Five months later, on 28 May 1969, HM2 Pyle was killed in action.
Hospital Corpsmen in Beirut
A different part of the world would beckon hospital corpsmen in the 1980s, southwest Asia. The objective was a “peacekeeping” mission in Beirut, Lebanon, in which U.S. forces participated with those of France, Italy, and the Great Britain in a Multinational Force. Here, hospital corpsmen from the ships of a Mediterranean Amphibious Ready Group and a Marine Amphibious Unit were assigned to stop a bloody, eight-year old factional civil war. By the end of August, 1983, the peacekeepers had become targets and responded in a ground war that was all but unknown back in the U.S.
Firefights at isolated outposts soon produced casualties, and hospital corpsmen responded under fire to treat their wounded Marines. When a mortar round hit one of the Marine positions, one hospital corpsman, HN Victor Oglesby, found himself with five wounded Marines, his platoon sergeant dead, and his platoon commander barely alive. Two months later, on 23 October a uniformed suicide truck bomber attacked the headquarters of 1st Battalion, 8th Marines. The truck bomb unleashed the largest non-nuclear blast ever detonated, and killed 241 Americans. Almost the entire battalion aid station–15 hospital corpsmen and the battalion surgeon–were killed. The casualty count for the Hospital Corps would be the next costly after World War I. One of the three hospital corpsmen who survived the blast, HM3 Donald Howell, tended to wounded Marines while trapped in the rubble and wounded himself. The relief unit for the 24th Marine Amphibious Unit would not arrive in Lebanon until they had invaded the small Caribbean nation of Grenada.
Hospital Corpsmen in the Persian Gulf War
The 1990-91 Iraqi invasion of Kuwait gained a strong response from the U.S. and the world. Preparations were made to drive the Iraqi Army out of the tiny country, and corpsmen were readied to respond to the needs of their shipmates. Hospital corpsmen around the globe reacted, as their ships, stations, and Marines deployed or prepared to receive casualties. In fact, the first Navy casualty of the war was a hospital corpsman. Of the vast number of Naval Reservists called to active duty, the largest single group activated was hospital corpsmen. Of an inventory of just over 12,000 hospital corpsmen in the Naval Reserve, 6,739 were recalled to active duty. The largest group of them, 4,617, served at medical treatment facilities and casualty receiving centers. 1,142 went to Marine Corps units, 841 to Fleet Hospitals 6 and 15, 471 of them were assigned to the hospital ships Mercy and the Comfort.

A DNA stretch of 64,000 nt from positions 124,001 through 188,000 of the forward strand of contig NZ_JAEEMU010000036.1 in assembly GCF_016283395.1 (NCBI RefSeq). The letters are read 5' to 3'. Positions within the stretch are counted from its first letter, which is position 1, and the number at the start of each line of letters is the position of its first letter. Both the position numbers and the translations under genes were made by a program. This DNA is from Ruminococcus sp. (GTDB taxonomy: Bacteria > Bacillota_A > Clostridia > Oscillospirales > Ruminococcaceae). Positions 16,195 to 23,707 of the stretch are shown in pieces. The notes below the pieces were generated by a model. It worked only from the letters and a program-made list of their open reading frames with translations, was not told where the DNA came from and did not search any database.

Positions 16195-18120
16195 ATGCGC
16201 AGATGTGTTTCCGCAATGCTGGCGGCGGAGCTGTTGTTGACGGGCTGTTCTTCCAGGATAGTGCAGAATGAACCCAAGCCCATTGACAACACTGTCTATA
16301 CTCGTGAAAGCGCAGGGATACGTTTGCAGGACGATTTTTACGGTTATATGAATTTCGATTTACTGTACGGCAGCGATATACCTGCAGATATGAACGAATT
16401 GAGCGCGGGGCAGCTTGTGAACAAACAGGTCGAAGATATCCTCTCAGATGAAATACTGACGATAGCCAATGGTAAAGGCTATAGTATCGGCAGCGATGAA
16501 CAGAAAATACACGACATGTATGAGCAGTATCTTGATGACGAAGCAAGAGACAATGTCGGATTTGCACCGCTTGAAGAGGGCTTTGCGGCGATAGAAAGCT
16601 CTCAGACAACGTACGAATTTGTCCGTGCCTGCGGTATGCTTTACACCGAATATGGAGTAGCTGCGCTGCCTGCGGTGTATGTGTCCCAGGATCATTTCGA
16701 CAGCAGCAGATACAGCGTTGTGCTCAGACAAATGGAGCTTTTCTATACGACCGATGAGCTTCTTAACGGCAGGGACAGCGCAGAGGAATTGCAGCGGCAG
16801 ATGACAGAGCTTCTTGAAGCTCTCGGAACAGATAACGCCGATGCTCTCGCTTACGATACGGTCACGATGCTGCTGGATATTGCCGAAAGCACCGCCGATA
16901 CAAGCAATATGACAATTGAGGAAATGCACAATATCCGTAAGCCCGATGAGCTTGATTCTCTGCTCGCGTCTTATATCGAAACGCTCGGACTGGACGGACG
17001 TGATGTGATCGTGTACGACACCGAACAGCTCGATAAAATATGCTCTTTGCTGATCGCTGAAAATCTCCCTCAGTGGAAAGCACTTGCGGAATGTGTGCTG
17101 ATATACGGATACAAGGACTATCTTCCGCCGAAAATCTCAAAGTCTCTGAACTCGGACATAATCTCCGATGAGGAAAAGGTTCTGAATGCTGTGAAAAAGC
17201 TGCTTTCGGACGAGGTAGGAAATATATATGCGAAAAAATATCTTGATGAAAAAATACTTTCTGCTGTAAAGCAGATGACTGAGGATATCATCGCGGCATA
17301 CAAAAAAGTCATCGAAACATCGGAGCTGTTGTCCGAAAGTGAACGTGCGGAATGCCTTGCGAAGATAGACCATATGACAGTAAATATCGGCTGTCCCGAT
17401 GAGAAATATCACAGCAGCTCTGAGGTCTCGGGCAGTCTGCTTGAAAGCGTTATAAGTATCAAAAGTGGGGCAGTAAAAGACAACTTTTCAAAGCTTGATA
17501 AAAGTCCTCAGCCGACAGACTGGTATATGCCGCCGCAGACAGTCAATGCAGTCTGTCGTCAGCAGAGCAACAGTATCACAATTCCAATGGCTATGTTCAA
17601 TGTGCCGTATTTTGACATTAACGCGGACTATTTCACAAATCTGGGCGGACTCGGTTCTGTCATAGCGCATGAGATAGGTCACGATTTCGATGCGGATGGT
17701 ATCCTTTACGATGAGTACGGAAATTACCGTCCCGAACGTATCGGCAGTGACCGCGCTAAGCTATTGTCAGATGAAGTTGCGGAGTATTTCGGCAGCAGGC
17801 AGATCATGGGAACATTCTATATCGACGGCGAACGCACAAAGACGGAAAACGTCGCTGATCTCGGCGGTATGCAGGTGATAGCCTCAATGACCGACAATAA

Hospital Corpsmen in Somalia
U.S. forces would again try to bring stability to a troubled land: Somalia. Hospital corpsmen there faced both bullets and the needs of a starving populace. One, HM3 Timothy E. Quinn, wrote a letter describing his experiences in February 1993. “I was on a foot patrol that got pinned down by automatic weapons fire, and here I am tucked up against a tree trying to get small…” He continued, “I go out to orphanages and do simple sick call and such…the people there tell us that food is now plentiful, and that no one is dying of hunger anymore, but now the medical problems are much more apparent.”
Hospital Corpsmen Today
In its first century, the Hospital Corps has compiled a truly honorable legacy of valor and sacrifice. In addition to the wars and conflicts recounted here, hospital corpsmen have responded to natural disasters, military accidents, and other peacetime emergencies. Moreover, they have maintained the regular health of their Sailors and Marines, giving immunizations, conducting preventive medicine efforts, and holding sick call. Today, the 23,000 regular and 6,000 reserve members of the Navy Hospital Corps continue to serve around the globe. They are assigned to naval hospitals and clinics, to surface ships and submarines. They fly search and rescue missions and deploy with Seabees. They maintain constant battle readiness with Marine Corps units and SEAL teams.
Hospital corpsmen have always had the job of maintaining the health of their shipmates. Their innumerable instances of heroism, of consciously exposing themselves to danger to save lives, are not spectacular because they were required to act. Their displays of courage have been noteworthy because these men and women cared about their shipmates.